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writing for godot

As I see it: Have all the facts about globalization and human rights in one place. (Part 1 of 2)

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Saturday, 12 September 2020 15:54

Human rights: Food for a crumbling thought  ‘HR and globalization’


Human Rights Reader 544


[**TLDR** (too long didn’t read): This Reader assembles assorted HR-thinking views about globalization; it includes a series of facts under fitting subtitles. For a quick overview, just read the bolded text].


-We will not go back to normal, because normal was the problem. (Graffiti in Santiago, Chile, Nov. 2019)


[I have learned a lot about activism in my years of circus. I now use this Reader to take stock of that experience. I can distill a good part of it in the form of more of my iron laws for human rights activists. Today, let me shower you (overwhelm you?) with some of the already well known facts about the stage of capitalism we are living under, but put in one place --precisely because they are so relevant to human rights (HR). (in no particular order)].


To start with

1. A plausible definition of globalization would be: Term used for the ability of international capital and TNCs to switch investments across the globe and simultaneously create wealth for the few, but depressing local wage rates and conditions of employment for the many.  Another definition would be: Globalization entails the removal of trade barriers, increased mobility of capital, technological change and rise in global consumerism. (K. Bezanson) Yet another definition says that globalization is the higher level of what we previously called liberalization; it is the imperialism of the last 30 years.*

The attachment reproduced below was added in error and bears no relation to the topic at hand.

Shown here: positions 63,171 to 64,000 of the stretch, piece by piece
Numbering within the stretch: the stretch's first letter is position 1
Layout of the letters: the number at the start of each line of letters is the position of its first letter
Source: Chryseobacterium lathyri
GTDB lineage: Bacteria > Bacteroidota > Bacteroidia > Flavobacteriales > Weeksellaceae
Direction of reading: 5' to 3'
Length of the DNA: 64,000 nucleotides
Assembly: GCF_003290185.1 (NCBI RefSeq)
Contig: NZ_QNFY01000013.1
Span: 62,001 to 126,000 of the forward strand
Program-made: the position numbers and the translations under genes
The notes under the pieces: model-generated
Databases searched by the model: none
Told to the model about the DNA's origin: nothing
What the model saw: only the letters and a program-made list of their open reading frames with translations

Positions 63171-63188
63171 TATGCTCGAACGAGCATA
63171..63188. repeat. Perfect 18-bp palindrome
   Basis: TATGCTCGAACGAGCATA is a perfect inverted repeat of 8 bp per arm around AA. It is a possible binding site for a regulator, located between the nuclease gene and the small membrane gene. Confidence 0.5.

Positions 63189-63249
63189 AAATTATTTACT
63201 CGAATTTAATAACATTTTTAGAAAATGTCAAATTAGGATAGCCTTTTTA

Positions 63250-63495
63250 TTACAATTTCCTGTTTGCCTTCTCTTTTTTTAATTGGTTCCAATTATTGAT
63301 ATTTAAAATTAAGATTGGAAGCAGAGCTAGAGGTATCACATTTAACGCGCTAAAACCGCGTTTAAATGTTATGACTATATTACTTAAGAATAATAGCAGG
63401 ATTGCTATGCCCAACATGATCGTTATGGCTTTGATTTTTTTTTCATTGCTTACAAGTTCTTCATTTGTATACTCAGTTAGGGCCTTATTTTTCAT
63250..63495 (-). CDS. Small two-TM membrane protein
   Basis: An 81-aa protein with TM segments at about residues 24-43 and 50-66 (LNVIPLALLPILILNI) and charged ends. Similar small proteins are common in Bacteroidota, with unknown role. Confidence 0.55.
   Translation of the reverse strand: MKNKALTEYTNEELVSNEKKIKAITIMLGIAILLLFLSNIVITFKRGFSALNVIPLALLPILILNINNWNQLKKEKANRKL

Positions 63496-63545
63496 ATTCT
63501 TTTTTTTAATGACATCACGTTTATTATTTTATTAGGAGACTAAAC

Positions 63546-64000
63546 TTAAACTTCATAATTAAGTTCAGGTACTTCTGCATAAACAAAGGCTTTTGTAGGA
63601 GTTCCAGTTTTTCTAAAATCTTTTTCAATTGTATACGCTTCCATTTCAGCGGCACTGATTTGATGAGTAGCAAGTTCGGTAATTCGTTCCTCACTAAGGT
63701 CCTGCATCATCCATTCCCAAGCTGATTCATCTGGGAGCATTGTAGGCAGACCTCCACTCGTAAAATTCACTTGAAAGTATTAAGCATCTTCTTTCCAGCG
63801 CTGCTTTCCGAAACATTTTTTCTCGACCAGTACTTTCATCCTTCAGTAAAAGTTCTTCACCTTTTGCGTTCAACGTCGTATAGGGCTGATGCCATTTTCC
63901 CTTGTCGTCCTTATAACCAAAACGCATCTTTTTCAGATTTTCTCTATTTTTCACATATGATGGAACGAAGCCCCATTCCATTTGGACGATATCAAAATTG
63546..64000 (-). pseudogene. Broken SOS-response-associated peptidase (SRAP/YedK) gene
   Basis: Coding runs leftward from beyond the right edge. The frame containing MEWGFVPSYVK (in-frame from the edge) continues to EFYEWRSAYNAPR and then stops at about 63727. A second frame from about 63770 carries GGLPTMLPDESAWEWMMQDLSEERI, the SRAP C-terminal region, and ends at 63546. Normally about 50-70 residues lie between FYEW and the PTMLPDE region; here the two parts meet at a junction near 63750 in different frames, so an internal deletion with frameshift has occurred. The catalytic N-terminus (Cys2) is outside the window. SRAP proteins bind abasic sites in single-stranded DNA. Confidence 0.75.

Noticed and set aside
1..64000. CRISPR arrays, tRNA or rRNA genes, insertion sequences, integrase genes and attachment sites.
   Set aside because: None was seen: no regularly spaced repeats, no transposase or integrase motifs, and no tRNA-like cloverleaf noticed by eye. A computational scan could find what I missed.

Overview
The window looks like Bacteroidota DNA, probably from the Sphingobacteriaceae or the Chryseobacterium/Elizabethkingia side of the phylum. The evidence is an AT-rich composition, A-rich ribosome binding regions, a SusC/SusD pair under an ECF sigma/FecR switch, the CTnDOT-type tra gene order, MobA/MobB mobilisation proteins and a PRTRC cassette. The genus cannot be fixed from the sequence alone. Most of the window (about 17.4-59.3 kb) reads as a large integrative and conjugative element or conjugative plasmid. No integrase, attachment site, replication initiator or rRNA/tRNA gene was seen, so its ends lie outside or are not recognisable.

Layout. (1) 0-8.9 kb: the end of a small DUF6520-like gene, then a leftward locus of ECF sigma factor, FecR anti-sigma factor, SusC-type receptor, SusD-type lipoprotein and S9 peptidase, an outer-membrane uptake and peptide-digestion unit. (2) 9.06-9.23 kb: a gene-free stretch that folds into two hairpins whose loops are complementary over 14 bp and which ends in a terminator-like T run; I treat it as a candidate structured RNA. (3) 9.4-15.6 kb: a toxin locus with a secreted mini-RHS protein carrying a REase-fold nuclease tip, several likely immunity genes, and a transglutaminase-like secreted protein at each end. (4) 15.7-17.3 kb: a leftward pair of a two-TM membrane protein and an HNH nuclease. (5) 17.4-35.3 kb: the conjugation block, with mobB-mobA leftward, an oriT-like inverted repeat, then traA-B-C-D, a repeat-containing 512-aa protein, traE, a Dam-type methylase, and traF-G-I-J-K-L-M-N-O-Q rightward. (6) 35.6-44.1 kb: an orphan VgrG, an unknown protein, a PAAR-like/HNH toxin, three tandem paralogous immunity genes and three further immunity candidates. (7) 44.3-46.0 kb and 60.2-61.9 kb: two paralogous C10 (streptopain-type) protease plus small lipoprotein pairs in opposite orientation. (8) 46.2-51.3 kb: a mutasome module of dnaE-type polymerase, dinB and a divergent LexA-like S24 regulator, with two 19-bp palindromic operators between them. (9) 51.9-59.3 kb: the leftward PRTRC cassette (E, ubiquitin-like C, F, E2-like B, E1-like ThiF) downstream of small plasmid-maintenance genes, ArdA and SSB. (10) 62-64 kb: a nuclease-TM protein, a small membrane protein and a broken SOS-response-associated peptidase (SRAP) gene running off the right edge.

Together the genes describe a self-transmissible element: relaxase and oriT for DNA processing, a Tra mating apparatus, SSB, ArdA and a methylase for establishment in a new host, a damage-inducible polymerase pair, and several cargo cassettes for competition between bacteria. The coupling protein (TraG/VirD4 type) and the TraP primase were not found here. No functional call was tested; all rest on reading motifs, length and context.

*: What is the difference between imperialism and globalization other than the speed of the latter’s expansion?


Capitalists are like cats: You toss and throw them from any position  …and they always land on their feet (Louis Casado)


2. Making capitalism, colonialism and patriarchy seem to be separate entities having nothing to do with one another is ludicrous. The truth is that none of them has the power to rule alone. It takes the three riders of the apocalypse to make them almighty. In other words, as long as there is capitalism, there will be colonialism and patriarchy. (Boaventura de Sousa Santos)


3. The period we are living through is by no means contradictory; it perfectly embodies the logic of a system that prizes the movement (the usufruct and the enjoyment) of capital over the freedom of human beings. Bankers are very good at getting rich from the existing volatility in this movement. (Yanis Varoufakis) …and the rich get richer (and more powerful) …in part from investments in labor saving technologies. (Al Anderson)


4. As our century rolls along, capitalism-rechristened-as-market-economics rules in the vast majority of countries. Actually, what is referred to here is that peculiar form of capitalism called ‘the free market’ in which the affluent simply end up having more political clout. (Actually, ‘might is right’ has come back with a vengeance.)



Can globalization be equated with hopeless omnipotence?


-As is more and more obvious in the era of globalization, Northern intellectuals have abandoned their commitment to forcefully challenge exploitation and oppression.

-Consider: Climate and/or social/political indifference and their bogus intellectual justification are just the crude form of social Darwinism that pervades the modern ethos. (UNRISD)


5. Many professionals (colleagues of ours) still seem driven compulsively to simplify what is complex and to standardize what is diverse. (Robert Chambers) Take poverty: It is simply too complex to be reduced to a simple dimension.** (UNDP) In short, to mock ideals is to embrace cynicism and favor the status-quo. (Jacques Baudot)

**: If we take globalization and the pauperization it brings about for individuals and households, the connections are kept so patently intransparent as to make them almost invisible. (Charles Thomas). With globalization, communities in many countries in the South are no longer able to cope --and their coping strategies are diminishing by the day. (Julia Tagwireyi) As for countries, under globalization, annual losses to countries rendered poor run in the billions --more than what they receive in external funding and foreign direct investment. (Human Development Report 1997)